With companies tied to the Church of Scientology holding onto dozens of prominent downtown parcels and keeping them vacant, residents this week voted to do something drastic with land the public controls.
The approval on Tuesday of a referendum to sell two city-owned bluff parcels and launch a $400 million redevelopment project means the downtown waterfront is the closest it’s ever been to a dramatic rebirth.
The plan aims to bring up to 600 apartments, a 158-room hotel and a half dozen restaurants and retail spots along the city’s pristine bluff. All of that will border the 22-acre city-owned waterfront, where an $84 million renovation is underway to create a 4,000-seat covered amphitheater, a plaza, garden, bayfront promenade, playground and splash pad by June.
What will happen to about 160 parcels within walking distance that are tied to Scientology is unclear. But the waterfront park and bluff developments have the potential to serve as a regional destination on their own despite surrounding unknowns.
The Scientology parcels have been purchased in cash deals totaling $120 million over the last five years and are serving as leverage for the church as it works with the city on a land swap that has yet to materialize.
“I sort of see it like they were quietly trying to buy up downtown, and for the most part succeeding, but I think with an effort like what we voted on yesterday, this is a real opportunity for the city and the people to take back their waterfront area,” said resident John Griffin, 59.
Adrienne Archer, 65, normally meets with friends in Dunedin or visits one of many restaurants in downtown Safety Harbor. But she said she will spend time in downtown Clearwater when there is a waterfront park to enjoy. She can picture watching the Florida Orchestra in the amphitheater and visiting a fancy hotel with restaurants on the bluff.
”Even if we just act like Scientology isn’t there and just drive through and have that area down there on the waterfront, it can be nice,” Archer said.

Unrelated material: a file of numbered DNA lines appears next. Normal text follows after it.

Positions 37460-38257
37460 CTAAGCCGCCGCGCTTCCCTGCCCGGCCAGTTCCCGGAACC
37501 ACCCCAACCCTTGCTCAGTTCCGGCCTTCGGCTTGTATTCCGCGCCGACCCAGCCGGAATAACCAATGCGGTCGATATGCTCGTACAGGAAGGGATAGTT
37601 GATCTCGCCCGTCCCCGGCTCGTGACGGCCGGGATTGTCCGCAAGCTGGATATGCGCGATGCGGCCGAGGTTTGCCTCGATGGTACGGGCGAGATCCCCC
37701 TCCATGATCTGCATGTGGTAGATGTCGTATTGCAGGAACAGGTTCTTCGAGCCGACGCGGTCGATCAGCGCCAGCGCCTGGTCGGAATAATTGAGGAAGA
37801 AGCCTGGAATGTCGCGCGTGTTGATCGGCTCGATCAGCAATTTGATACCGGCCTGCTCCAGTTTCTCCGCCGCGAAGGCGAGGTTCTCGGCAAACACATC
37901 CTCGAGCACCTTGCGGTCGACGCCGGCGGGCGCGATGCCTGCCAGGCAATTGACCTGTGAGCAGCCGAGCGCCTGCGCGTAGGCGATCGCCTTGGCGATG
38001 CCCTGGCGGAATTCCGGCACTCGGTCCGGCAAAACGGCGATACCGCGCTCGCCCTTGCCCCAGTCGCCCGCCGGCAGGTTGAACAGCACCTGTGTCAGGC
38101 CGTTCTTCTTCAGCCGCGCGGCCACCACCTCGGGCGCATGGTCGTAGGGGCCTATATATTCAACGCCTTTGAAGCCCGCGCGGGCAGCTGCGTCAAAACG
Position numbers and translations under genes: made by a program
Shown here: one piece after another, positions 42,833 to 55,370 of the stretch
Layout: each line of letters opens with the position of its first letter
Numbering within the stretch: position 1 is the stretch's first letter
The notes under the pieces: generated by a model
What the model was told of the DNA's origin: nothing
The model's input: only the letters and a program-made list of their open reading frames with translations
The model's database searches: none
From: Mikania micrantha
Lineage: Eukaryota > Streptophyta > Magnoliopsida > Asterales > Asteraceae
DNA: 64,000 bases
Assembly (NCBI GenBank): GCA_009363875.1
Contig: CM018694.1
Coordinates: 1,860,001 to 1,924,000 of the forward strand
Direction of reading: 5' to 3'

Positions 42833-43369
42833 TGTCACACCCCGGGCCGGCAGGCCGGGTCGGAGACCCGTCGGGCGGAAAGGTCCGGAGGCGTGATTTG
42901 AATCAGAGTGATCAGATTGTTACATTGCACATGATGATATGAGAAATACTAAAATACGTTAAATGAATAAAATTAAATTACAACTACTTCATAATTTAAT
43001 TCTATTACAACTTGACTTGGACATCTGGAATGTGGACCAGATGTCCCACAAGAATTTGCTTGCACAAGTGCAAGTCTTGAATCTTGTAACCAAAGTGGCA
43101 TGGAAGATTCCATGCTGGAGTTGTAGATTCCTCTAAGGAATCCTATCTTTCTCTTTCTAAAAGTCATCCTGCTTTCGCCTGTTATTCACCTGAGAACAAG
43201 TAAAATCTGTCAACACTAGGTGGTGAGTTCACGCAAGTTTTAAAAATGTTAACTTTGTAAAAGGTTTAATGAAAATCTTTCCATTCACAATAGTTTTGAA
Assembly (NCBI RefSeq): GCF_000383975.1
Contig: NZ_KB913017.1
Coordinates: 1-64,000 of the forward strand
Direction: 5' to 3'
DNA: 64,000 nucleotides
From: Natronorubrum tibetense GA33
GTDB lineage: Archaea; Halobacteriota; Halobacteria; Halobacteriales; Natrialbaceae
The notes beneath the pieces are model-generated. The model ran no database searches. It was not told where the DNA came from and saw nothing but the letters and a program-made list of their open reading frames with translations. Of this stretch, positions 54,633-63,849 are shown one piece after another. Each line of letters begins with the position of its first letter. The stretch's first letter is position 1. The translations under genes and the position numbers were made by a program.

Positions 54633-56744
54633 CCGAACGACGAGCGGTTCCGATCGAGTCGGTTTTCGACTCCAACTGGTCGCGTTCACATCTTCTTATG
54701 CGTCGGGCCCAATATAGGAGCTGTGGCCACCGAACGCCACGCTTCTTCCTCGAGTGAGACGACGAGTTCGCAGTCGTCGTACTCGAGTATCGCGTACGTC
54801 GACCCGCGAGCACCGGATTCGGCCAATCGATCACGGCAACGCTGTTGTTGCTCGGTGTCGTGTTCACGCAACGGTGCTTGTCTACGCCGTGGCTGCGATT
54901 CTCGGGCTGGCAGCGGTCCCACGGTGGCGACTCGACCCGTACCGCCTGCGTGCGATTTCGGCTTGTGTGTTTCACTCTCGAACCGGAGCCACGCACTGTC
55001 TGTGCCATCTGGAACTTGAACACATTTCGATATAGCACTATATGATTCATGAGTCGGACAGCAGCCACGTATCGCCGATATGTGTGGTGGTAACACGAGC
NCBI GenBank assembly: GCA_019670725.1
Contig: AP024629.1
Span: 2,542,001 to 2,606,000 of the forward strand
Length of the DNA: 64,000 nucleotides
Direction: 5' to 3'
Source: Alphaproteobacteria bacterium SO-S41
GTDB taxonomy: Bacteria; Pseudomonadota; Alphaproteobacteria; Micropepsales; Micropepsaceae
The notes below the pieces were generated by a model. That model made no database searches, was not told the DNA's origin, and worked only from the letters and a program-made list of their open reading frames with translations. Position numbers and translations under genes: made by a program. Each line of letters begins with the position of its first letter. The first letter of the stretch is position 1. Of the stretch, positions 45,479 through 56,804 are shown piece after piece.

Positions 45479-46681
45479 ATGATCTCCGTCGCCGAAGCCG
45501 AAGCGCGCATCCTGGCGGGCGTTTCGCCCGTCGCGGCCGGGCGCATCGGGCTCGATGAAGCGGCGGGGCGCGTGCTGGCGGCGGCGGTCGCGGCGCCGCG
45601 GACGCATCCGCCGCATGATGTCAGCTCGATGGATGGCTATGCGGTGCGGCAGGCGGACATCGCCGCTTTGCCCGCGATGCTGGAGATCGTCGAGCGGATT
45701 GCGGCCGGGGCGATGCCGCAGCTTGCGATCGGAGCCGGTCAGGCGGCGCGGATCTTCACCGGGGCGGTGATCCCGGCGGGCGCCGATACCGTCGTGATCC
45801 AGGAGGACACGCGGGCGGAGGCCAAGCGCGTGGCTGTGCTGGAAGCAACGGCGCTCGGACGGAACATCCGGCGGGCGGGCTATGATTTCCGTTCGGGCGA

Scientology spokesperson Ben Shaw did not immediately respond to a request for comment about plans for the surrounding properties.
Mayor Frank Hibbard acknowledged the “unusual dynamics” that make up downtown Clearwater but said he’s hopeful “the critical mass” created by the bluff and waterfront will compel broader changes.
Most of the roughly 160 parcels purchased in the last five years are owned by limited liability companies managed by Scientology parishioners, not the church itself. That means the companies are paying property taxes on the land but not receiving economic benefits with vacant buildings and lots.
“I’ve got to believe at some point the market works or the carrying costs become too much, not for the church, but for their parishioners,” Hibbard said. “Property values are probably going to continue to rise in downtown because this is going to be a catalyst, and I just can’t understand having underperforming assets.”
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In February, Scientology leader David Miscavige announced to City Manager Jon Jennings that renovations would go forward on three Cleveland Street buildings controlled by parishioners. Jennings described it as a show of “good faith” as the two discussed a potential land swap.
So far, a building permit has been applied for renovations on only one property. Negotiations for the swap have stalled as the two could not agree on terms.
Council member Mark Bunker said development expected from the bluff referendum’s passage could help dilute vacant properties outside the city’s control and provide more support to the existing business owners trying to make it work downtown. The Pinellas Suncoast Transit Authority is building a transit center on Myrtle Avenue. The city is completing an overhaul of the stretch of Cleveland Street near Gulf to Bay Boulevard.
“The important thing is people should come downtown and not worry about Scientology at all,” Bunker said. “Miscavige is far more worried about us than we should be of him. This will work itself out.”